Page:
At normal cruise (60kt), the prop is doing about 1900rpm.

 

The next day, the seats were still rather wet and I had to go for a fly to blow dry the trike. :big_grin:

 

* Attached photo is Copyright David Hunt 2011.

 

IMG_8906_DxO800.jpg.6e8f2e0854315cc6ffe73aa756d19a8e.jpg

 

 

Link to post
Share on other sites

Rain abrasion/erosion of props. EVEN aluminium is eroded at impact speeds in excess of 400 Kts. This is not aeroplane speed it is prop speed, and takes into account the angle of impact, so mainly the leading edges are affected. As you go faster the energy is increased as the square of the velocity. I would definately stay out of rain with a wood prop. They do get wrecked in no time. If you get caught in rain exit as soon as possible and REDUCE engine revs to a minimum. The earlier types on Tigers and Austers etc have a brass inset leading edge. Some metal blade props run with tip speeds of about .9 Mach. The prop fitted to the the Alison on Electra's and Herc's was made with steel (Hollow) blades. Rather prone to cracking. But that's another story. Nev

 

 

  • Agree 1
  • Informative 1
Link to post
Share on other sites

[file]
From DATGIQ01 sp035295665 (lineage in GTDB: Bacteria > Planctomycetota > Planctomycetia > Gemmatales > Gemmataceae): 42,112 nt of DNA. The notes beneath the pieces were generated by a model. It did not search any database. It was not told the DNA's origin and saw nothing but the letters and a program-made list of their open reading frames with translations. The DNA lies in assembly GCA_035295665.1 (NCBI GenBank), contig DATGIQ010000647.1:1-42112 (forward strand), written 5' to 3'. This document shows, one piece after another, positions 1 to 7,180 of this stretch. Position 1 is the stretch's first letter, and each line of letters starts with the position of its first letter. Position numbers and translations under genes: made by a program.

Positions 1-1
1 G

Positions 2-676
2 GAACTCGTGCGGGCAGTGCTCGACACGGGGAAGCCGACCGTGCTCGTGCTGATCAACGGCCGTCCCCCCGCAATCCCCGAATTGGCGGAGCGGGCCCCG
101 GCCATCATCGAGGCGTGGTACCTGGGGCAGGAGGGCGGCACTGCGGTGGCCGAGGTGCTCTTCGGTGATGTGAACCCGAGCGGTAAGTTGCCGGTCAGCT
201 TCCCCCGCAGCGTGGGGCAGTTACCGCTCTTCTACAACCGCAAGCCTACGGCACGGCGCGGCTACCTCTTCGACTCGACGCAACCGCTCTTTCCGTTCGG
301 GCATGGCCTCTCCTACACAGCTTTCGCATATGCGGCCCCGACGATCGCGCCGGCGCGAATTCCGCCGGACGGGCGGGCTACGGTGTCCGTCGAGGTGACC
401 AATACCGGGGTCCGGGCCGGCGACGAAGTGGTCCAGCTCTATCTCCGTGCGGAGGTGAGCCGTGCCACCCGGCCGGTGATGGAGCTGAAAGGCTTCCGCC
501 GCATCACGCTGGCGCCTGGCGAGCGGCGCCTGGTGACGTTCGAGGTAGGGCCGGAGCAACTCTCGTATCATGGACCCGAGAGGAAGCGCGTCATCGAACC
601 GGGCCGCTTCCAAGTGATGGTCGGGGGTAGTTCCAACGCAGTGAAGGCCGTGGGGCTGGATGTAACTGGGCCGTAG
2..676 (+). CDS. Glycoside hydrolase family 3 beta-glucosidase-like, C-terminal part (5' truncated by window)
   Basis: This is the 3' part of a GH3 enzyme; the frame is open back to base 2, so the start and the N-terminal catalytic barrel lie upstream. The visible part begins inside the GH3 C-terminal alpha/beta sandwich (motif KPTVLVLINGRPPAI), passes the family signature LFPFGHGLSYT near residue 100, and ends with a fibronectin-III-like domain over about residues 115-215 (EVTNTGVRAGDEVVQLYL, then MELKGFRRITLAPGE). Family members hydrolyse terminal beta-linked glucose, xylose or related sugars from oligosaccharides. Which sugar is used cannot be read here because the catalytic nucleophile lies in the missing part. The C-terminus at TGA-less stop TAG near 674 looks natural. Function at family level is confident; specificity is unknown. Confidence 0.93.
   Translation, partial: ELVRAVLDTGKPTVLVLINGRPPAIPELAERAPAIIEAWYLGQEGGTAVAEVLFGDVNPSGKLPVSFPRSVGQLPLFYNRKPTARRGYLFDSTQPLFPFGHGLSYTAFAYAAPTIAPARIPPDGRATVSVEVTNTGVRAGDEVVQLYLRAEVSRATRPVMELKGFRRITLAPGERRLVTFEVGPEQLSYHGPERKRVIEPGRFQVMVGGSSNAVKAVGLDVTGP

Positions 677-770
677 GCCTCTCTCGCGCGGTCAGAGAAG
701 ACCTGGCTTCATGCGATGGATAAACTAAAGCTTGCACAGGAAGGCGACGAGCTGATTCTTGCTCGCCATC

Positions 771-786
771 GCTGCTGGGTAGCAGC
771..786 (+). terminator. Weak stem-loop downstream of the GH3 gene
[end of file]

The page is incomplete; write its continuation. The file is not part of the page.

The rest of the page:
Guest Maj Millard

All good advice above.

 

My experience with carbon fiber props in rain is that a small 'fuzz' will develope on the LEdge. This, on the Brolga at least, is easily removed with a light rub with 600 sandpaper. Obviously some loss of LE material is occuring. I run a LE protection strip on my current Powerfin CF prop, which is replaced periodically.

 

A wood prop will generally have some small damage spots on the LE from rock hits etc. These unsealed areas will quickly absorb moisture in rain, and can unbalance the prop in flight.

 

I do my very best to avoid flight in rain , however if you do get caught, a reduction in RPMs is a good idea to minimize damage.......................................................................Maj...